Queer fun, family and futures in Duckie’s performance projects 2010-2016
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This thesis argues that participatory performance projects can materialise better worlds for marginalised subjects. Drawing on and contributing to performance studies, queer studies and fun studies, it proposes a concept of reproductive queer futurity. This concept expands José Esteban Muñoz’s work on queer futurity (a utopian position rooted in collective hope for better worlds for marginalised subjects) by foregrounding the intentional reproduction of technologies of hope. The thesis argues that reproductive queer futurity is well served by forms and processes that emerge from lived experience and operate autonomously and adaptively to generate hope in routine ways. The operation of these homemade mutant hope machines (as the thesis calls them) is powerfully supported by queer understandings of family (framed here in relation to material support and intergenerational transmission) and fun (framed here in relation to the perception of low stakes and the capacity for civic intervention). Participatory performance projects can make good homemade mutant hope machines. Chapter One articulates the concept of reproductive queer futurity. Chapters Two and Three respectively conceptualise revised understandings of queer family and fun. Subsequent chapters illustrate these concepts through case studies of participatory projects by the London-based queer performance collective Duckie (1995-), analysed primarily through participant observation, interviews and surveys. Chapter Four analyses the Duckie Homosexualist Summer School (2015-2016), a training programme for young LGBTQI+ performers. Chapter Five analyses the ‘vintage clubbing’ cycle of immersive nightlife events (2010-2016) reanimating past instances of queer socialising. Chapter Six analyses the Posh Club (2012-), an afternoon cabaret for older people at risk of isolation. These analyses show how low-stakes situations, material support, intergenerational transmission and reproducible forms and understandings enable self-expression, relationality and agency in contexts of marginalisation. Collectively, they show how structures of queer fun and family mobilised through participatory performance can generate hope and materialise better worlds.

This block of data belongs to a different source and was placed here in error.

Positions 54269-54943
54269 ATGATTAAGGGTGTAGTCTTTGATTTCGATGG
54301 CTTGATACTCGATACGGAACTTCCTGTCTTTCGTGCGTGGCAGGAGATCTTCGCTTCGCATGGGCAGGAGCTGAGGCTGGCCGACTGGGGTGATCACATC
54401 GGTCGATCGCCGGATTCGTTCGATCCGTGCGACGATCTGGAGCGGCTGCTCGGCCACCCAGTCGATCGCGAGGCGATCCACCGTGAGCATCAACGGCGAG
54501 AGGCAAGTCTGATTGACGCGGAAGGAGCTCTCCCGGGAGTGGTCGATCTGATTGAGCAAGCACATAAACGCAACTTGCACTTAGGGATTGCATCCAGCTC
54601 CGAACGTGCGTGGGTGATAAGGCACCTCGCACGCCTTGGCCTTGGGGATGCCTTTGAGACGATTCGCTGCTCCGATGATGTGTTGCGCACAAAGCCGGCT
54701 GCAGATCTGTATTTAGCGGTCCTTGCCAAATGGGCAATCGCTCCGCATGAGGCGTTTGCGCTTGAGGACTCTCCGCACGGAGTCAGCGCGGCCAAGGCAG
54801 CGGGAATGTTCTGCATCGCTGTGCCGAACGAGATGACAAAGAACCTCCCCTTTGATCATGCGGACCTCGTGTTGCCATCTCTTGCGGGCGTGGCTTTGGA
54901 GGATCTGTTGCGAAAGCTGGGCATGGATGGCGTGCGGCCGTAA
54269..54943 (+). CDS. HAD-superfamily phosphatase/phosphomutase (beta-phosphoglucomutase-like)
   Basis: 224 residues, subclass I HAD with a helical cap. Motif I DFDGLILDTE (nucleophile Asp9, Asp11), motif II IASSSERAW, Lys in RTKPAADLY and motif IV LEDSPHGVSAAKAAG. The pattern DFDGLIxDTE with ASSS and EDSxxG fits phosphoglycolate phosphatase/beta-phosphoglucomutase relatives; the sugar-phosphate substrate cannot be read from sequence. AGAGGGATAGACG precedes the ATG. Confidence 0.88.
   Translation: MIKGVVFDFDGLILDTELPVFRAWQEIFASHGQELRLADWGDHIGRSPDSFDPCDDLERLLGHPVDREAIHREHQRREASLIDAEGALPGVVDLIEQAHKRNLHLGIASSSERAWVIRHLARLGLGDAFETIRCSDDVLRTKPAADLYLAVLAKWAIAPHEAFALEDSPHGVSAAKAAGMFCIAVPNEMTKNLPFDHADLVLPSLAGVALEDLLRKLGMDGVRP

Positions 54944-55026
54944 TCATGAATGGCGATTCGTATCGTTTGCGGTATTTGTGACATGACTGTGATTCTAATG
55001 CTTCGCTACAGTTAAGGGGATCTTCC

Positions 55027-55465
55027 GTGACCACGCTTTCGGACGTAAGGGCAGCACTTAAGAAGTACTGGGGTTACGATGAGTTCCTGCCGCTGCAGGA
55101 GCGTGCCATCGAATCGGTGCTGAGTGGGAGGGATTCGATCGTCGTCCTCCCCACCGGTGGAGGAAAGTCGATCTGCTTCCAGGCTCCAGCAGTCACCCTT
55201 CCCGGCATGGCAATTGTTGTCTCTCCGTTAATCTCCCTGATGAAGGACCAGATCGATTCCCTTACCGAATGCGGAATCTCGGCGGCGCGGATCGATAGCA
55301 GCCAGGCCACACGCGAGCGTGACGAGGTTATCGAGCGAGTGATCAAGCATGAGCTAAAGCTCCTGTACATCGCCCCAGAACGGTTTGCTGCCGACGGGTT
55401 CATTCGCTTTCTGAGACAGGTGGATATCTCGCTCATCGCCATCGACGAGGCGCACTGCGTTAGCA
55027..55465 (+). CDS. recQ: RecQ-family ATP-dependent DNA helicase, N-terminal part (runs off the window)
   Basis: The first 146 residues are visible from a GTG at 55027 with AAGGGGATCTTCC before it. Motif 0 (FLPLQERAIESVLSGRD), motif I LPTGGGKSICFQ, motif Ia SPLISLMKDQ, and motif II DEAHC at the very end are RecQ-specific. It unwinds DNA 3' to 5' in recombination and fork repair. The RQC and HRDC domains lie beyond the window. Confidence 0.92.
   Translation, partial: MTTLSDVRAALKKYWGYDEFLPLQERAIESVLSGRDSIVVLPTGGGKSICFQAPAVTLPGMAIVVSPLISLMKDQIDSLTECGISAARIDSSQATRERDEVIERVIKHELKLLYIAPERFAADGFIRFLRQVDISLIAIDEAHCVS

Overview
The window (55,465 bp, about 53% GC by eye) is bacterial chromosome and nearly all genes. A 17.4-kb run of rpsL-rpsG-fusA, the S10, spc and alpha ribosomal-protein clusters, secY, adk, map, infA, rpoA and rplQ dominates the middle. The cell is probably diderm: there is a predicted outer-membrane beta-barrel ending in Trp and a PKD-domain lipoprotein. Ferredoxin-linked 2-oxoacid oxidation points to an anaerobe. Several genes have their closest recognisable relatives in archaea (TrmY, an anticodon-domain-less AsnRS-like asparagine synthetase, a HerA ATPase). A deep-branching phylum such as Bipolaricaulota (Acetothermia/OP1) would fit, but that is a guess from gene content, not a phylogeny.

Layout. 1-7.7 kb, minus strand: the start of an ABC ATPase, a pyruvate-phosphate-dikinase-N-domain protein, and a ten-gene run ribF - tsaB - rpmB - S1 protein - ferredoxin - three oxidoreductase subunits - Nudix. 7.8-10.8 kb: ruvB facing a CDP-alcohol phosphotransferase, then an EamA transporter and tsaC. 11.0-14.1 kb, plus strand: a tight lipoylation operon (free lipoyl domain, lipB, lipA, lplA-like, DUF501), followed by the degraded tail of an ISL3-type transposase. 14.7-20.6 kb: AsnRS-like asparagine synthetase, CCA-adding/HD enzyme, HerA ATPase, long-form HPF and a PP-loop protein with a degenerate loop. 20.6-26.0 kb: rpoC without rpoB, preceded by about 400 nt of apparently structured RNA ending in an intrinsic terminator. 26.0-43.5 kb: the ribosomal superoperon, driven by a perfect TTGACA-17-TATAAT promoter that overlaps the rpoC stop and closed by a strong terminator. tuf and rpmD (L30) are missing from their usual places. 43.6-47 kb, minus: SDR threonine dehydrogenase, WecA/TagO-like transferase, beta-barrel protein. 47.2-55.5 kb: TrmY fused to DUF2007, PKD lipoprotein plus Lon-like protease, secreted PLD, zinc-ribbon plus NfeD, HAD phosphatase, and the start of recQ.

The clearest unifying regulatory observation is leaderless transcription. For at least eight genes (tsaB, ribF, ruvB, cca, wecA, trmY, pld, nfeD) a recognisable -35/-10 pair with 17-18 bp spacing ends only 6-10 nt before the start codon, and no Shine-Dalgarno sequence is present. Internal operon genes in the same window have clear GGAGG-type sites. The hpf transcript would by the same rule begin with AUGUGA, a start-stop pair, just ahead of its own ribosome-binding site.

AuthorsWALTERS, B; Queen Mary University of London
- Theses